Friday, July 8, 2011

Grow It & They Will Eat!

This year, Seneca from WeFarm America built an amazing garden for us behind The Kids' Table. I took my struggling picky eater Aleks out back to harvest the rampantly growing kale. After snipping off a few leaves, Aleks asked if kale is edible. Once he got the thumbs-up, he took small bites, which progressively got bigger and bigger. He even nibbled on the stem! Aleks decided that he likes raw kale - and that it tastes a bit like broccoli.

Most kid
s (Aleks included) would not munch on raw kale if you put it on their plate at lunch time. But seeing it growing out of the dirt and getting to snip those leaves off somehow turned kale into an exciting adventure. You can grow things at home in window boxes, small pots, old yogurt cups or even shoe boxes. And if you're thinking bigger scale, call Seneca to get you started -

With the kale we brought home, we decided to try our hand at Kale Pesto. It was quite delicious! The basic recipe follows, but we made some substitutions the second time around based on what we had on hand and it turned out equally great. In addition to kale, we threw in some rainbow chard and broccoli leaves. Spinach and beet greens would make great additions too! We had garlic scapes on hand, so we used two of those instead of garlic cloves. We substituted ground chia seeds for the ground flaxseed as well. My older son, Jacob, commented that I always have to change something.... And I told him it's good to be able to roll with the punches and work with what you got!

3 1/2 oz t
orn kale leaves
1/2 oz basil leaves
2 garlic cloves, chopped
1/2 cup grated parmesan or pecorino romano
1/2 cup raw sunflower seeds
1/4 cup ground flaxseed
2 lemon wedges
1/4-1/2 tsp salt
3/4 cup olive oil, divided

Put kale, basil, garlic, cheese, sunflower seeds and ground flaxseed in the bowl of your food processor. Squeeze juice from lemon
wedges over the mixture. Add 1/4 tsp salt and 1/4 cup olive oil. Pulse food processor until mixture is finely chopped. Scrape sides if necessary. With the food processor on, add remaining 1/2 cup olive oil in a slow stream. Season to taste with additional salt, if necessary. Toss with cooked pasta (along with a little reserved pasta water to help the pesto coat) and pass around a little extra grated cheese. This also works great as a sandwich spread.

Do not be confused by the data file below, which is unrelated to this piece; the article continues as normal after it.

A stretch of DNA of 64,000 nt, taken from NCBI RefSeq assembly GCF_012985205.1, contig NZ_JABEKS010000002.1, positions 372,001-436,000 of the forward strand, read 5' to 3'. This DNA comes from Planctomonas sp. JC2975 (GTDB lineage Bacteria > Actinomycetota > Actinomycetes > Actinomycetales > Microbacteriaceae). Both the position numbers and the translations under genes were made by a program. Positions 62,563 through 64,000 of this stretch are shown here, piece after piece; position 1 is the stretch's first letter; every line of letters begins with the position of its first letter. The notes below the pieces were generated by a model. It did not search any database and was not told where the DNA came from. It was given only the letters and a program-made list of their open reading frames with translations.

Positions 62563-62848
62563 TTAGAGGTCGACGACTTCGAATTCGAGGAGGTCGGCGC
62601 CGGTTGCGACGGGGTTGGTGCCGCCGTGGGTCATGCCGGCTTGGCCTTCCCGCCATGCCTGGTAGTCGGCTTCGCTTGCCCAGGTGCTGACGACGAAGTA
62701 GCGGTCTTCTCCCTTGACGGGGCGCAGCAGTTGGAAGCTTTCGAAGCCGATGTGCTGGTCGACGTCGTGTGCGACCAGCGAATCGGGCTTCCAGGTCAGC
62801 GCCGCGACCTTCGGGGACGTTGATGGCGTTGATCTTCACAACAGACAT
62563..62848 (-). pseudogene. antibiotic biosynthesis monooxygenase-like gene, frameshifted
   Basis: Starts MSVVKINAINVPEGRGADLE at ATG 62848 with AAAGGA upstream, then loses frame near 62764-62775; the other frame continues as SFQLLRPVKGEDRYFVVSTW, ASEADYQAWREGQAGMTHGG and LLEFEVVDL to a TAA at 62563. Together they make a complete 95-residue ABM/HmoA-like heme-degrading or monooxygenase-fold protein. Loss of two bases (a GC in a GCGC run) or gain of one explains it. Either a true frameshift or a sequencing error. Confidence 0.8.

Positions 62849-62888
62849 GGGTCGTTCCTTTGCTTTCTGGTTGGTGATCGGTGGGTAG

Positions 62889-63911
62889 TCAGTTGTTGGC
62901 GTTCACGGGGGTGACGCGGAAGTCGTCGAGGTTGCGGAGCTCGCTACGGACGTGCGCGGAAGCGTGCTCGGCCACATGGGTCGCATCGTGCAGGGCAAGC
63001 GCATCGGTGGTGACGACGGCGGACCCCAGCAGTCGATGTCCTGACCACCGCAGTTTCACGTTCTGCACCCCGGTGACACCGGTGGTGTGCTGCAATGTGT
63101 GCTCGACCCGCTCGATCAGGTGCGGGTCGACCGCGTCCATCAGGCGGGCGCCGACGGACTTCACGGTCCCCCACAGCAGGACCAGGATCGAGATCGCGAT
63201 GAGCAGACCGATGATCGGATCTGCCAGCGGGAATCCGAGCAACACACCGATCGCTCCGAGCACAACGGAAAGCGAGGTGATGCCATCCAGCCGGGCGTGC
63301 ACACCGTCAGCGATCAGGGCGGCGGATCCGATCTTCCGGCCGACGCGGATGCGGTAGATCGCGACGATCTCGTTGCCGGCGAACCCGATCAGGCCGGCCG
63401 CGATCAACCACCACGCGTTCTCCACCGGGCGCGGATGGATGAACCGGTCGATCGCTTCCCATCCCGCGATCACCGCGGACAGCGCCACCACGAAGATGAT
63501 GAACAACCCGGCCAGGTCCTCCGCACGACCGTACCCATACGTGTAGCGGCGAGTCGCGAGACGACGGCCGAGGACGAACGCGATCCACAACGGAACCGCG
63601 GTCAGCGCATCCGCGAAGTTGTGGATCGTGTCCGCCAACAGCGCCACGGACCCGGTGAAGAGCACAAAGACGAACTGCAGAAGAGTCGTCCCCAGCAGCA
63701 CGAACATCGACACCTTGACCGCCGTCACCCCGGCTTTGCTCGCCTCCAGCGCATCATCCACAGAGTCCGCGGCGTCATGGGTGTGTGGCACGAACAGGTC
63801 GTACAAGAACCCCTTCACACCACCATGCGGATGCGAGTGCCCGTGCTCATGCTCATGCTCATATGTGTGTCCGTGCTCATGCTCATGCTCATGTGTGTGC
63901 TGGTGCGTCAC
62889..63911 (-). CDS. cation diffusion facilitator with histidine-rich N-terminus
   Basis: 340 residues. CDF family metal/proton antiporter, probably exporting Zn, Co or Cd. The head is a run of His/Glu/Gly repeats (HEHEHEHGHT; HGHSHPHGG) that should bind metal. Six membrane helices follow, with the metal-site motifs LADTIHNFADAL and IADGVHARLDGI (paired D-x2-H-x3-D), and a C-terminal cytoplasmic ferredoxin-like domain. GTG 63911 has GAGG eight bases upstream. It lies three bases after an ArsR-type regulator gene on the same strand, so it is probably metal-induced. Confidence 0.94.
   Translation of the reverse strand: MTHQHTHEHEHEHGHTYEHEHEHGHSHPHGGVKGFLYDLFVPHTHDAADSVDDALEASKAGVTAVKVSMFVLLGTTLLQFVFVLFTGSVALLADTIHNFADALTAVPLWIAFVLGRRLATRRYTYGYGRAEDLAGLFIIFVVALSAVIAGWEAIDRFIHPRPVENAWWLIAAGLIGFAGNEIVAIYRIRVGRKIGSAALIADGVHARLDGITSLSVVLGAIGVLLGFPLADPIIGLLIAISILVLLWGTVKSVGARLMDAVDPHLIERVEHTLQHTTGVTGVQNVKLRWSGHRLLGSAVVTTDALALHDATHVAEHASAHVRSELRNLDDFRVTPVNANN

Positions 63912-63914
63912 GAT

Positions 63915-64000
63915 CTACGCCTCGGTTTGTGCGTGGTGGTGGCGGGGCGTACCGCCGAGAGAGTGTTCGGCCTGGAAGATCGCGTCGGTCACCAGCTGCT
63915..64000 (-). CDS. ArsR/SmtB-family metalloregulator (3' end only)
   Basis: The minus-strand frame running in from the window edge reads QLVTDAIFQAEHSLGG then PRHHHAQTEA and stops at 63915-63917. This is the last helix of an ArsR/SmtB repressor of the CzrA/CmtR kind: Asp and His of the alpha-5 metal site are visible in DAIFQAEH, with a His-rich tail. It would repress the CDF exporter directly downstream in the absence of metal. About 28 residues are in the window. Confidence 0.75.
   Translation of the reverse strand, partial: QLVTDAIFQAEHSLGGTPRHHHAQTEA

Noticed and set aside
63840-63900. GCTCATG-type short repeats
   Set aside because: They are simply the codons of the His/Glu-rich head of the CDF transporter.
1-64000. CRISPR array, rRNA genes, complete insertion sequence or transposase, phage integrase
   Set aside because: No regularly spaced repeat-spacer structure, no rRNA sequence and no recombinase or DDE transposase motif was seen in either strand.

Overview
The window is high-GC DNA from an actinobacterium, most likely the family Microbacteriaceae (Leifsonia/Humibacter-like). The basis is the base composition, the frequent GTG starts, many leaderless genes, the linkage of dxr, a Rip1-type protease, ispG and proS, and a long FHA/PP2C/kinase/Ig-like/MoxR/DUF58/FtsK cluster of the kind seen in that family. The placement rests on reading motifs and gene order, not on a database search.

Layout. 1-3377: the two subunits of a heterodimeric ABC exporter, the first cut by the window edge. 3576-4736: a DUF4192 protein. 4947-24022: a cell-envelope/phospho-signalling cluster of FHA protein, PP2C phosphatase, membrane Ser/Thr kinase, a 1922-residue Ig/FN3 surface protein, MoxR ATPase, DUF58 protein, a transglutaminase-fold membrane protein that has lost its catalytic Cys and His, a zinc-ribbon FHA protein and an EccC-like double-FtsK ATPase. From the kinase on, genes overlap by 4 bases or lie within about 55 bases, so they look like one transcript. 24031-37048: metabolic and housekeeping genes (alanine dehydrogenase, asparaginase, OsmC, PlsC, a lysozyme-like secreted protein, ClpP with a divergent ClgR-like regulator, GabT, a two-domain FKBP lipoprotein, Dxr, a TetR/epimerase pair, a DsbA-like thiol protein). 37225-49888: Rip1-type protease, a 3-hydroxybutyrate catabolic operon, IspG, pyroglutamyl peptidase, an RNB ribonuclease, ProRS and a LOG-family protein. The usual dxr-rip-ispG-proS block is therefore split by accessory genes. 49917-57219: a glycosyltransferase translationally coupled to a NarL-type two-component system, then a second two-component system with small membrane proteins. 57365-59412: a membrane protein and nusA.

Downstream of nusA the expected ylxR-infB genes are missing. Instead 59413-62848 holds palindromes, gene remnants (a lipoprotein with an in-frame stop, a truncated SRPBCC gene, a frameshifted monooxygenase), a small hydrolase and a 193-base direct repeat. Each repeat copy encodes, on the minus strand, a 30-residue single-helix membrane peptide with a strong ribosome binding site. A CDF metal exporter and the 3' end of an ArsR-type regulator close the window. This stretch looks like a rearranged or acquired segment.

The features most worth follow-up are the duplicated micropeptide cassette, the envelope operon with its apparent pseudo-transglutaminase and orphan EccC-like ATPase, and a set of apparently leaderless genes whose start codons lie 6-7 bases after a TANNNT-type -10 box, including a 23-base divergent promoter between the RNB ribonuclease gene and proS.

Makes about 1 cup. Store in a sealed container in refrigerator for up to 1 week, or freeze in ice cube trays for longer storage.

What Aleks did:
  • Washed, stemmed and tore greens and basil
  • Chopped (with close supervision!) garlic scapes
  • Grated cheese (also with me very close by)
  • Squeezed lemon wedges
  • Measured out seeds, salt and olive oil
  • Pulsed food processor

Aleks munched on raw greens and garlic scapes while he worked. He tasted the pesto to help adjust seasoning. He opted to eat his pasta plain. But Jacob and I woofed it down!

Happy growing, cooking and eating!


You learn something new everyday – or so the saying goes. Well, I’ve now been teaching cooking classes at The Kids’ Table for over 4 years and feeding my own children for over 11. It’s been quite the learning experience, and still is! The knowledge I’ve amassed ranges from the useful, to the humorous, to the mundane, to the borderline earth-shattering. But knowledge is of limited use unless it can be exchanged and expanded upon. If you were to come to one of our cooking classes, or just wander into The Kids’ Table on a neighborhood jaunt, you’d likely get an earful about our latest adventures and culinary discoveries. And we’d get to hear about your cooking and dining experiences – trials and triumphs alike. While blogging is hardly a substitute for face-to-face interaction, I’m willing to embrace it as the next best thing (a huge leap for the technologically-challenged, like myself).

Through this blog, I hope to create a forum for sharing my thoughts on anything related to food, kids and health – from tips and tricks for enticing picky eaters, to healthy school lunch ideas, to time saving tactics in the kitchen, to tasty family-friendly recipes, to exploring the mysterious world of superfoods. I invite you to follow along, and encourage you to join in the conversation!

Happy cooking,